“I wouldn’t have kids if there was any chance they could inherit a chronic pain disorder from me. It’d be unfair to them.”
I’ve heard this statement–and variations of it–many times since I gave birth to my kids. More often than not, the speakers are able-bodied. Sometimes though, another person with a chronic pain disorder will be the one behind the words.
Every time, those words hurt.
I can’t help but feel that they are judging me for having children, especially when they find out that both of mine inherited MHE.
I used to think the same way. I didn’t think having kids or even being in an intimate relationship was in the cards for me. After all, I’m disabled. Society doesn’t exactly embrace people with disabilities, and it’s not like there were many books or movies with disabled characters falling in love and having kids.
Obviously, I didn’t want my kids to inherit my hereditary disorder–who wants that? But when I found myself unexpectedly pregnant at 19, I couldn’t fathom the idea of aborting just because my baby might inherit my disorder, and I knew that even if he had it, it wouldn’t make his life any less valuable.
I was optimistic, praying daily, that both my children wouldn’t inherit MHE. That wasn’t the case, and they both have it, but they are so much more than their diagnosis, than their pain and any future struggles they may have because of this disorder.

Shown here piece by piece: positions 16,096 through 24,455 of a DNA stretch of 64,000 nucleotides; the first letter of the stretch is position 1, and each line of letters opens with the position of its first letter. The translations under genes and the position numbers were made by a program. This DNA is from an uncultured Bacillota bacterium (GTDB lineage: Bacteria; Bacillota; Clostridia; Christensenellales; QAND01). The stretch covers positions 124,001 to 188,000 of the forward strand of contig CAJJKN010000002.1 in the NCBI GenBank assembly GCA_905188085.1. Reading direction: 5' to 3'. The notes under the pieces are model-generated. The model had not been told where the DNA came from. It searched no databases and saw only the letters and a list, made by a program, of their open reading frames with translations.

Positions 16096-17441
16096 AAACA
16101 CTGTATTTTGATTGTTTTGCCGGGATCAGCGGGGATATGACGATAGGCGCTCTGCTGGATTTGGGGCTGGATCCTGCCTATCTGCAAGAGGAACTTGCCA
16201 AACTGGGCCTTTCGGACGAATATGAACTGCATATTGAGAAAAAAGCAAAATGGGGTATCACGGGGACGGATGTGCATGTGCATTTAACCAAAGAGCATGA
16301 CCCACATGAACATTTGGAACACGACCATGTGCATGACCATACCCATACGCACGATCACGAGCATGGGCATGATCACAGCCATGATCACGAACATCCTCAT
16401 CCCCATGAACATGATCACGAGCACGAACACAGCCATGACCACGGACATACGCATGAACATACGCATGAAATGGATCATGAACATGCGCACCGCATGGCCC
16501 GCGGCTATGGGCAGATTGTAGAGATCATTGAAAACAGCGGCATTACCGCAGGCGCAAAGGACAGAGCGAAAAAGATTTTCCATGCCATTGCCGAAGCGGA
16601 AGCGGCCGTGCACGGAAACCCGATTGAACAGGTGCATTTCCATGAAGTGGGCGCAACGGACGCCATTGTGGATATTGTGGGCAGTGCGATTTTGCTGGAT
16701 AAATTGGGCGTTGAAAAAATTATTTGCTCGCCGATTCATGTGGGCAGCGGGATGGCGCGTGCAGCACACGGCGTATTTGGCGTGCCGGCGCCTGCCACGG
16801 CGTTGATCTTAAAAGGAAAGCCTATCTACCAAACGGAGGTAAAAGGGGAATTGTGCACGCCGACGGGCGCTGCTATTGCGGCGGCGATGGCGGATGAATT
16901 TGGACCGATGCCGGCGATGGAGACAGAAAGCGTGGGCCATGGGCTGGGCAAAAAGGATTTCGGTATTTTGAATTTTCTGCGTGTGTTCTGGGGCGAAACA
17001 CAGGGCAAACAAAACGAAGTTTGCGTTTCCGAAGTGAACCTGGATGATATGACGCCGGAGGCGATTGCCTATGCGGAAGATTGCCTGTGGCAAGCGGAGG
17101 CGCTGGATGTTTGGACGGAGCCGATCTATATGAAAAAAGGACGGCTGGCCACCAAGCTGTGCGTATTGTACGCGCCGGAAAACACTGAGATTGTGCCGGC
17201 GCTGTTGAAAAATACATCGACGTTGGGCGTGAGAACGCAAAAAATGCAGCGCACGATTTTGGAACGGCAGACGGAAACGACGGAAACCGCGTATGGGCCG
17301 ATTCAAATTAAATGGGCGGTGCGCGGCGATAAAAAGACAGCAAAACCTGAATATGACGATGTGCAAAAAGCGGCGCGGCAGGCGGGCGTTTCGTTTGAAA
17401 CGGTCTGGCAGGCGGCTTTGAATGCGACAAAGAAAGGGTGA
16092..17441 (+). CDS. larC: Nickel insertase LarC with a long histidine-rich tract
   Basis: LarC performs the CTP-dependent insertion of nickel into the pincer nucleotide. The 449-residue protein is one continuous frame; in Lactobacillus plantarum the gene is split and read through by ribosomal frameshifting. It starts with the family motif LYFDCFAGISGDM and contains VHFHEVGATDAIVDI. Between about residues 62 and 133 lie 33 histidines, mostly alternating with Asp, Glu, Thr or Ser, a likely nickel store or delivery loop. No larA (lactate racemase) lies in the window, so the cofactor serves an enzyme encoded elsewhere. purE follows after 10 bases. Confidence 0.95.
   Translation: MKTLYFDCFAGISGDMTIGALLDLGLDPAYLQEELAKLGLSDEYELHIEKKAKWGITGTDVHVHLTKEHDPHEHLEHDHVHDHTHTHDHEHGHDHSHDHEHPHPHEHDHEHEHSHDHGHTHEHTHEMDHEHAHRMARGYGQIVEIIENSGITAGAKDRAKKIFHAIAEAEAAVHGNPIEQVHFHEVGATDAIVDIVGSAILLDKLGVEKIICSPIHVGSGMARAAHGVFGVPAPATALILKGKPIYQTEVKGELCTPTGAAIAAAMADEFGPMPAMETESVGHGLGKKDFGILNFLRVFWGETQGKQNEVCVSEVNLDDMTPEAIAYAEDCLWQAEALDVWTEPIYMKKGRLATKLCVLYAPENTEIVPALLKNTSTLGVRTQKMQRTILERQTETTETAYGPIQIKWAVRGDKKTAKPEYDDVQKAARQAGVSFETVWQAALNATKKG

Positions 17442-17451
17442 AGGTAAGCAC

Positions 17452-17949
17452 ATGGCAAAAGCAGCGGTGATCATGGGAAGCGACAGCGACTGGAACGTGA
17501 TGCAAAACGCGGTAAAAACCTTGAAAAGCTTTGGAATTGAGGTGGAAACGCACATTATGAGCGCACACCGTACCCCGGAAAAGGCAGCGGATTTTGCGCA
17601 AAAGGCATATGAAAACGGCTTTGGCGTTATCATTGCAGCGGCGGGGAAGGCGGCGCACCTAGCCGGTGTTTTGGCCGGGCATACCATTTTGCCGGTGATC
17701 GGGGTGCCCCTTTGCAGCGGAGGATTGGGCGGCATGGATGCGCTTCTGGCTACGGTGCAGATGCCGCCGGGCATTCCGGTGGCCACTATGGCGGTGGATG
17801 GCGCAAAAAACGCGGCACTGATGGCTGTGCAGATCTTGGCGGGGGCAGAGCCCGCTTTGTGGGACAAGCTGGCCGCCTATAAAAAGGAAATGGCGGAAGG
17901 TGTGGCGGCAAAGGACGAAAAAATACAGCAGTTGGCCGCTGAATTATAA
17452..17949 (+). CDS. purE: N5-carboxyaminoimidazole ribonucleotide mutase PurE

They are beautiful, incredible little boys, and I cannot imagine my life without them. They give me a purpose, and they help me be the best version of myself I can be. I don’t want them to see me moping about my life’s circumstances, I want them to see me embrace life. I chase my dreams, I do the things that I want to even if it hurts or exhausts me because I don’t want to miss out, and I don’t want them to miss out either. If they have dreams, I want them to chase them…so I chase mine.
I think if I didn’t have these beautiful boys, I would be more likely to let the hard days and the bad things beat me down.
Do I have guilt over it? To a degree…yes. Nobody wants to see their children in pain. But I also wholeheartedly reject the notion that people with chronic pain disorders can’t do something just because they have a chronic pain disorder.
Parenting is hard across the board, and there are zero guarantees that you will have a healthy child, even if you have no genetic illnesses. There’s also no guarantees that you won’t develop a chronic illness later in your life, when you’re already a parent.
Having children is a personal choice, and it’s always been a personal choice, whether you deal with chronic pain illnesses or not. If having children isn’t something you dream about, by all means–don’t have them. But if someone else living with chronic pain decides that they won’t let that hold them back from being a mother or father, power to them.
You might not think you can handle something, but that changes when you’re faced with it. When I was sixteen, I didn’t believe I could be a mother. I didn’t think I had the energy or the strength to raise kids and battle my chronic pain symptoms, but guess what? I do, and I can. Some days are harder than others, but every day is worth it.
It’s my greatest hope that people–spoonies and able-bodied alike–stop saying crap like that. Stop feeding the stigma.